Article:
Twelve million Part D enrollees are currently receiving the Low-Income Subsidy. Beneficiaries who are dually eligible, QMBs, SLMBs, QIs, and SSI-onlys automatically qualify for the additional assistance, and Medicare automatically enrolls them into PDPs with premiums at or below the regional average (the Low-Income Subsidy benchmark) if they do not choose a plan on their own. Other beneficiaries are subject to both an income and asset test and need to apply for the Low-Income Subsidy through either the Social Security Administration or Medicaid.

Part D Spending and Financing in 2018

The Congressional Budget Office (CBO) estimates that spending on Part D benefits will total $92 billion in 2018, representing 15.5% of net Medicare outlays in 2018 (net of offsetting receipts from premiums and state transfers). Part D spending depends on several factors, including the number of Part D enrollees, their health status and drug use, the number of enrollees receiving the Low-Income Subsidy, and plans’ ability to negotiate discounts (rebates) with drug companies and preferred pricing arrangements with pharmacies, and manage use (e.g., promoting use of generic drugs, prior authorization, step therapy, quantity limits, and mail order). Federal law prohibits the Secretary of Health and Human Services from interfering in drug price negotiations between Part D plan sponsors and drug manufacturers.6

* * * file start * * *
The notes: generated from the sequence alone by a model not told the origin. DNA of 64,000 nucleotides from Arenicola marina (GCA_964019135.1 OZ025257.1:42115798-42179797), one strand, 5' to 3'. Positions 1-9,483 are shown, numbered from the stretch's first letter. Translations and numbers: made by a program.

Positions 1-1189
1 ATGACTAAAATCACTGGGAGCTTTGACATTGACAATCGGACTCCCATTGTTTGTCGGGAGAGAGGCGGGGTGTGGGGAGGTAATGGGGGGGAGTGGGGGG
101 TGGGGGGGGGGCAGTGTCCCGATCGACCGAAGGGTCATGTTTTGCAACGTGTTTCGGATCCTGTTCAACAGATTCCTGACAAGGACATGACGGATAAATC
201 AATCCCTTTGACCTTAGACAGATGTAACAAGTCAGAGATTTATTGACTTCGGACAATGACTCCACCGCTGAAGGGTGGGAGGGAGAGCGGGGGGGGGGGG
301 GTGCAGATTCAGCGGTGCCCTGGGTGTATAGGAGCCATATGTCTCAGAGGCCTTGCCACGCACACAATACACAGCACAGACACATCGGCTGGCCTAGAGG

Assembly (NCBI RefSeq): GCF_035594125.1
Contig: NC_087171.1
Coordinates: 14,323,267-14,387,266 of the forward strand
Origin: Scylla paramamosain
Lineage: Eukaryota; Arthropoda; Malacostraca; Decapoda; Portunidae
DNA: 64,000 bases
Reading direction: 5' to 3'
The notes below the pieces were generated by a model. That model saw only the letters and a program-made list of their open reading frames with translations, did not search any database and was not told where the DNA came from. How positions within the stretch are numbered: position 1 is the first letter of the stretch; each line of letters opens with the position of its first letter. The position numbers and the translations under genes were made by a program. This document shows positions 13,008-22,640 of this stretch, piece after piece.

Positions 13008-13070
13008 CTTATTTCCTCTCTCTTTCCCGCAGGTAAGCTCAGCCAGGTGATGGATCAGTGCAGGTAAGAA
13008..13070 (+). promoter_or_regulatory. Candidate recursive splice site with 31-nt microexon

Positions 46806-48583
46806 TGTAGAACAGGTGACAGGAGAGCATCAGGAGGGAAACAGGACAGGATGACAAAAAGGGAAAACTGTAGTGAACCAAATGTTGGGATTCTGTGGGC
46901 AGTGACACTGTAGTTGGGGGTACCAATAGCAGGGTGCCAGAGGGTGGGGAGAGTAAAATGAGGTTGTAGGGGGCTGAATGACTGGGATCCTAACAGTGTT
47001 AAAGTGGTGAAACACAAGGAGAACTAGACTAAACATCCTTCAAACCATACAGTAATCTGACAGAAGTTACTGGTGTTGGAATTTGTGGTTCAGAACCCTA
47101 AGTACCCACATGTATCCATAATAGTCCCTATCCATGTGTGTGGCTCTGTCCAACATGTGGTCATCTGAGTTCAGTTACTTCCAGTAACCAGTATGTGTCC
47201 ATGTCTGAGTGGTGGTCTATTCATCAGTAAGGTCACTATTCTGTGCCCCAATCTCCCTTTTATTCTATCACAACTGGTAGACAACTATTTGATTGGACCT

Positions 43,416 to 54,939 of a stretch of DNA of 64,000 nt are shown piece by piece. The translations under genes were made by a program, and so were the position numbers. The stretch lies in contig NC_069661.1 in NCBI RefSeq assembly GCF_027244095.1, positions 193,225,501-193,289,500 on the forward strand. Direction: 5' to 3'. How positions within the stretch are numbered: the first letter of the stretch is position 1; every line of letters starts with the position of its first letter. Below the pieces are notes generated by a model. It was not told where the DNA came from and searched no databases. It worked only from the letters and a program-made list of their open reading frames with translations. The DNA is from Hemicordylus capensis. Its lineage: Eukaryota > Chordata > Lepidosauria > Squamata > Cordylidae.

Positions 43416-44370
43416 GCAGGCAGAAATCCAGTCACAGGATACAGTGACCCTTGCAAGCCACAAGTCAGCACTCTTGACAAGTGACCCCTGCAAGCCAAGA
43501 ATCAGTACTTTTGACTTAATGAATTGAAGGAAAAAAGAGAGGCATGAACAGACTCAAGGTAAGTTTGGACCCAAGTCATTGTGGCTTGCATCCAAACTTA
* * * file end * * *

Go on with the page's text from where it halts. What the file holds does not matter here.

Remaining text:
Financing for Part D comes from general revenues (78%), beneficiary premiums (13%), and state contributions (9%). The monthly premium paid by enrollees is set to cover 25.5% of the cost of standard drug coverage. Medicare subsidizes the remaining 74.5%, based on bids submitted by plans for their expected benefit payments. Part D enrollees with higher incomes ($85,000/individual; $170,000/couple) pay a greater share of standard Part D costs, ranging from 35% to 80%, depending on income.

According to Medicare’s actuaries, in 2018, Part D plans are projected to receive average annual direct subsidy payments of $353 per enrollee overall and $2,353 for enrollees receiving the LIS; employers are expected to receive, on average, $623 for retirees in employer-subsidy plans.7 Part D plans’ potential total losses or gains are limited by risk-sharing arrangements with the federal government (“risk corridors”). Plans also receive additional risk-adjusted payments based on the health status of their enrollees and reinsurance payments for very high-cost enrollees.